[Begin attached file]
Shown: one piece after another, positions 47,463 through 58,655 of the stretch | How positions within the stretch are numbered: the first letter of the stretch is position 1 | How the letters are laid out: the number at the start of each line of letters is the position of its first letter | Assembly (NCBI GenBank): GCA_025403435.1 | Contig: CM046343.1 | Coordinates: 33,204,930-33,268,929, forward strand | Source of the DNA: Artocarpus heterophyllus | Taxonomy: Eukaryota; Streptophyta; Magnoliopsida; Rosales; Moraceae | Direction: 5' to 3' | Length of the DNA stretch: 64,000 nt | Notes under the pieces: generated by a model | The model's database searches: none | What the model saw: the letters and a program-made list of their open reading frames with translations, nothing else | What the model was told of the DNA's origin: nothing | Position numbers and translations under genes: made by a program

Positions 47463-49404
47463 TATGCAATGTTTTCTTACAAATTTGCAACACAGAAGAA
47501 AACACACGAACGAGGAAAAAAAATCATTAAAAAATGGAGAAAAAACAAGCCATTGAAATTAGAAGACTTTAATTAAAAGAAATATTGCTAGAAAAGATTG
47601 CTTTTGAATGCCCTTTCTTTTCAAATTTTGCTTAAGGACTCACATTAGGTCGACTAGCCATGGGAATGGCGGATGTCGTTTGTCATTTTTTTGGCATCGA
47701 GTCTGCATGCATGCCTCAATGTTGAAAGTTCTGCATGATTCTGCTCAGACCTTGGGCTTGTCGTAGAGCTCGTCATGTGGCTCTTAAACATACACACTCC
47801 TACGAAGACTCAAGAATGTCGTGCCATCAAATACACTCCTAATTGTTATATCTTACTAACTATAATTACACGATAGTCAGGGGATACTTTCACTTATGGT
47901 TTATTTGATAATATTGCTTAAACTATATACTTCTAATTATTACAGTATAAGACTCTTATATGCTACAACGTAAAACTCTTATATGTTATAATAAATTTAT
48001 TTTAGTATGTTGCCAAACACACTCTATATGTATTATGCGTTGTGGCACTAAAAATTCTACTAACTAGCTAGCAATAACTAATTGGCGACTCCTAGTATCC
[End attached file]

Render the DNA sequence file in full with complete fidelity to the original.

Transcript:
Shown: one piece after another, positions 47,463 through 58,655 of the stretch | How positions within the stretch are numbered: the first letter of the stretch is position 1 | How the letters are laid out: the number at the start of each line of letters is the position of its first letter | Assembly (NCBI GenBank): GCA_025403435.1 | Contig: CM046343.1 | Coordinates: 33,204,930-33,268,929, forward strand | Source of the DNA: Artocarpus heterophyllus | Taxonomy: Eukaryota; Streptophyta; Magnoliopsida; Rosales; Moraceae | Direction: 5' to 3' | Length of the DNA stretch: 64,000 nt | Notes under the pieces: generated by a model | The model's database searches: none | What the model saw: the letters and a program-made list of their open reading frames with translations, nothing else | What the model was told of the DNA's origin: nothing | Position numbers and translations under genes: made by a program

Positions 47463-49404
47463 TATGCAATGTTTTCTTACAAATTTGCAACACAGAAGAA
47501 AACACACGAACGAGGAAAAAAAATCATTAAAAAATGGAGAAAAAACAAGCCATTGAAATTAGAAGACTTTAATTAAAAGAAATATTGCTAGAAAAGATTG
47601 CTTTTGAATGCCCTTTCTTTTCAAATTTTGCTTAAGGACTCACATTAGGTCGACTAGCCATGGGAATGGCGGATGTCGTTTGTCATTTTTTTGGCATCGA
47701 GTCTGCATGCATGCCTCAATGTTGAAAGTTCTGCATGATTCTGCTCAGACCTTGGGCTTGTCGTAGAGCTCGTCATGTGGCTCTTAAACATACACACTCC
47801 TACGAAGACTCAAGAATGTCGTGCCATCAAATACACTCCTAATTGTTATATCTTACTAACTATAATTACACGATAGTCAGGGGATACTTTCACTTATGGT
47901 TTATTTGATAATATTGCTTAAACTATATACTTCTAATTATTACAGTATAAGACTCTTATATGCTACAACGTAAAACTCTTATATGTTATAATAAATTTAT
48001 TTTAGTATGTTGCCAAACACACTCTATATGTATTATGCGTTGTGGCACTAAAAATTCTACTAACTAGCTAGCAATAACTAATTGGCGACTCCTAGTATCC